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2019

43 record(s)
 
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  • Sea urchins have the capacity to destructively overgraze kelp beds and cause a wholesale shift to an alternative and stable ‘urchin barren’ state. However, their destructive grazing behaviour can be highly labile and contingent on behavioural shifts at the individual and local population level. Changes in supply of allochthonous food sources, i.e. availability of drift-kelp, is often suggested as a proximate trigger of change in sea urchin grazing behaviour, yet field tests of this hypothesis are rare. Here we conduct a suite of in situ behavioural surveys and manipulative experiments within kelp beds and on urchin barrens to examine foraging movements and evidence for a behavioural switch to an overgrazing mode by the Australian sea urchin Heliocidaris erythrogramma (Echinometridae). Tracking of urchins using time-lapse photography revealed urchin foraging to broadly conform to a random-walk-model within both kelp beds and on barren grounds, while at the individual level there was a tendency towards local ‘homing’ to proximate crevices. However, consistent with locally observed ‘mobile feeding fronts’ that can develop at the barrens-kelp interface, urchins were experimentally inducible to show directional movement toward newly available kelp. Furthermore, field assays revealed urchin grazing rates to be high on both simulated drift-kelp and attached kelp thalli on barren grounds, however drift-kelp but not attached kelp was consumed at high rates within kelp beds. Time-lapse tracking of urchin foraging before/ after the controlled addition of drift-kelp on barrens revealed a reduction in foraging movement across the reef surface when drift-kelp was captured. Collectively results indicate that the availability of drift-kelp is a pivotal trigger in determining urchin feeding modes, which is demonstrably passive and cryptic in the presence of a ready supply of drift-kelp. Recovery of kelp beds therefore appears possible if a sustained influx of drift-kelp was to inundate urchin barrens, particularly on reefs where local urchin densities and where grazing pressure is close to the threshold enabling kelp bed recovery.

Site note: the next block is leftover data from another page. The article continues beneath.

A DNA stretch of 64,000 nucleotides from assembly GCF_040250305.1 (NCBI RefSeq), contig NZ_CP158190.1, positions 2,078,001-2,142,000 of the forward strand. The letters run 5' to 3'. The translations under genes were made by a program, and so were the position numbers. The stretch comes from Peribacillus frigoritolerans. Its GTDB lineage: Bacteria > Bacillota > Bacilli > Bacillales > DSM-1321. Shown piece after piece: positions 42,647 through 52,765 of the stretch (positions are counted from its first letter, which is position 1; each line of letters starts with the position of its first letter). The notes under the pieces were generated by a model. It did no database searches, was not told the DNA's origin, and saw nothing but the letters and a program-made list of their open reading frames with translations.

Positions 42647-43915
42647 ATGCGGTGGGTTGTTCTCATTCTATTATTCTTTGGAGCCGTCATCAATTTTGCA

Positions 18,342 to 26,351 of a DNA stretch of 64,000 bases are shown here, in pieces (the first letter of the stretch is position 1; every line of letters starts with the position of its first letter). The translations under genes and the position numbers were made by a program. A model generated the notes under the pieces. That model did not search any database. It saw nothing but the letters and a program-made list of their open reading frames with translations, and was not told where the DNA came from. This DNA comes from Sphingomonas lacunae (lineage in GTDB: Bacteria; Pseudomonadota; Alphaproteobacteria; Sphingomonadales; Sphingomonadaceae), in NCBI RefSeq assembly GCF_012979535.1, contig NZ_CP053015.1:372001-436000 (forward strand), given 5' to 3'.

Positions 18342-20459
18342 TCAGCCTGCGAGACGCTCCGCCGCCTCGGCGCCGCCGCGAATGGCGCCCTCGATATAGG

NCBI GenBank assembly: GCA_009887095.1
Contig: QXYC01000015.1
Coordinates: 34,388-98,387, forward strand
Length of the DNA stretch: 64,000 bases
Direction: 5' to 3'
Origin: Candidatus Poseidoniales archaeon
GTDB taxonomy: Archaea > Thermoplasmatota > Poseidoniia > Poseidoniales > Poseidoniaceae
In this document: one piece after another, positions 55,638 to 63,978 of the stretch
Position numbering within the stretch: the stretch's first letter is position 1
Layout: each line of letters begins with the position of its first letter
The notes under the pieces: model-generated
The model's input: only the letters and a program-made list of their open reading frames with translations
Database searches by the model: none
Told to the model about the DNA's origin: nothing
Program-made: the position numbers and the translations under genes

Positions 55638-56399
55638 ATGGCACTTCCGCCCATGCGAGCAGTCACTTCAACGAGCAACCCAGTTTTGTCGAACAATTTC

• The fatty acid content and composition of the Antarctic krill Euphausia superba Dana, 1850 were investigated using samples collected by a commercial fishing vessel. This dataset allowed comparison between seasons, years (2013–2016), and different fishing locations. Quantities of omega 3 fatty acids 20:5n-3 and 22:6n-3 (mg/g dry mass; DM) were highest in autumn and decreased through winter to reach a spring low. Quantities of the flagellate marker 18:4n-3 and diatom marker 16:1n-7c were variable and did not display the same seasonal fluctuations. In summer, krill had high percentages (% total fatty acids) of 20:5n-3 and 22:6n-3, total PUFA, and low 18:1n-9c/18:1n-7c ratios, indicating a more herbivorous diet. Krill became more omnivorous from autumn to spring, indicated by increasing ratios of 18:1n-9c/18:1n-7c and percentages of Σ 20:1 + 22:1 isomers. Bacterial fatty acids (Σ C15 + C17 + C19 isomers) were minor components year-round (0.9–1.8 %). Seasonal levels of herbivory and omnivory differed between years, and levels of specific fatty acid ratios differed between fishing locations. The fatty acid 18:4n-3 was a major driver of variability in krill fatty acid composition, with no obvious seasonal driver. This is the first study to report krill fatty acid data during all four seasons over consecutive years. This large-scale study highlights the value of using fisheries samples to examine seasonal and annual fluctuations in krill diet and condition.